[Apologies for the edits, sooner or later I always hit Submit instead of Preview.]
Last edited by tangleweeds on Wed Sep 02, 2020 4:54 pm, edited 3 times in total.
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Re: 2 weeks to build a language app (a music-style language trainer)

Postby ryanheise » Wed Sep 02, 2020 1:32 pm

tangleweeds wrote:The back chaining I have used, both in Japanese and in music, goes:

D
CD
BCD
ABCD


I am currently trying to work out how this scales. My other two training routines scale well, but with back-chaining, does this chain just keep growing and growing, or do you break the chain after a certain length and start a new chain? And if so, to you then do some practice joining chains together? Since there will be options for everything, I'm just trying to understand how this idea could scale if people wanted it to.

What I may end up doing is doing what I had in mind first so you can get a feel for how it scales, and that might give you some ideas on how a similar thing could be done for back chaining.
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Re: 2 weeks to build a language app (a music-style language trainer)

Postby ryanheise » Wed Sep 02, 2020 1:37 pm

tangleweeds wrote:Just wanted to self-indulgently add, for version 2.1 perhaps, that there may be nothing I appreciate more than being able to record myself trying to imitate a native speaker. It really helps so much with unfamiliar phonemes. I used it a lot in Anki to practice broad/narrow consonants in Irish, and now Lingodeer offers it too, which I'm using to practice pitch accent in Japanese.


One of the ideas I put up earlier in the thread was to record and then compare your voice to the original audio by analysing features of the audio that are important in speech (pitch and IPA sounds). It's definitely not on the short term plan but I think it would be pretty cool to provide this sort of feedback.
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Re: 2 weeks to build a language app (a music-style language trainer)

Postby jeff_lindqvist » Wed Sep 02, 2020 4:26 pm

ryanheise wrote:The music-style routine is this:

A,B,AB
C,D,CD
AB,CD,ABCD
E,F,EF
G,H,GH
EF,GH,EFGH
ABCD,EFGH,ABCDEFGH

And the routine I used for extending my listening attention span was something similar to this:

A,B,C,D,E,F,G,H,
AB,CD,EF,GH,
ABCD,EFGH,
ABCDEFGH


Somehow this got me thinking of the old HTLAL thread Strategy: Learn 600 words a week:
xtremelingo wrote:Divide these 100 flash cards, in 10 groups of 10 (at random). /.../
Memorization Order:

DECK (Number of Cards in this Deck)

A (10 cards)
B (10 cards)
AB (20 cards) <-- Which is A+B etc.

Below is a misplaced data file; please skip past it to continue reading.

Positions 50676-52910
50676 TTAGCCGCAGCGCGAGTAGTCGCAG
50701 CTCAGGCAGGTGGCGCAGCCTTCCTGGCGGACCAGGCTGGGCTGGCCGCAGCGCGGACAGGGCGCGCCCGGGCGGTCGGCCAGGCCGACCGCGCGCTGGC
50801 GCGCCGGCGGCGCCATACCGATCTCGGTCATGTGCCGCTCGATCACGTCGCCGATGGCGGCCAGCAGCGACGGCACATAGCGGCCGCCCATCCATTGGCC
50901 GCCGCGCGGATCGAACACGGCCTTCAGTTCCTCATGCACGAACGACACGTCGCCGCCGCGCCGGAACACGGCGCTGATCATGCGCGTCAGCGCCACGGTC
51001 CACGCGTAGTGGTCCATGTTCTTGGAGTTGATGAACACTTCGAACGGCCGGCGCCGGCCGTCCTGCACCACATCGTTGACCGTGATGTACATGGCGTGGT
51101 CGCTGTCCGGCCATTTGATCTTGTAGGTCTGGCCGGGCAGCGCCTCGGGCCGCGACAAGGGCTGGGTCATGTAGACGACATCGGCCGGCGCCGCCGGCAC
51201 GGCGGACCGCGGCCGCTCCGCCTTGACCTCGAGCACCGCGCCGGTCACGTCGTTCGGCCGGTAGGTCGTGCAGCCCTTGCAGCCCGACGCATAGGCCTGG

C (10 cards)
D (10 cards)
CD (20 cards)
E (10 cards)
F (10 cards)
EF (20 cards)
G (10 cards)
H (10 cards)
GH (20 cards)
I (10 cards)
J (10 cards)
IJ (20 cards)
AB+CD = K (40 cards)
EF+GH = L (40 cards)
IJ+K = M (60 cards) <-- Which is IJ + AB + CD
M+L = N (100 cards) <-- Which is IJ + AB + CD + EF + GH


But even if I responded to that thread (back in 2007), I can't remember if I ever tried that method.

Fast forward to 2020 and your July topic, I wonder if we memorize (and recall?) things differently, and/or if it depends on the type of content (music, dialogue etc.)

Although I can't reproduce, say, an Assimil dialog today, I could do it so-so some years ago when I was shadowing the content. But I don't really call that memorizing. It felt more like I was learning to retell a story, and that is also how I learn music. (I still don't say that I memorize it - that's something else.) Each phrase made sense and lead to the next one. Like music.

Olle "Speech doctor" Kjellin says:
(...)just consider how much easier it will be to learn a new song if you are allowed to sing along a number of times with someone who knows it, compared to having to try solo singing after only having listened to it a few times.


(Source: http://olle-kjellin.com/SpeechDoctor/ProcLP98.html )

In your Experiment 5, you say that you mimic what you're hearing. That's shadowing to me, and I actually think that's the only thing I'd need to "memorize it" (gaah, I don't like that expression). As long as you understand what they're saying (or, as I "understand" what they're playing), just repeat aloud. I'd even go so far and say that those who don't understand the music (or the language) are those who need (or think they need?) to memorize it bit by bit. Play the melody, not the notes.

These are my own thoughts - totally unscientifical.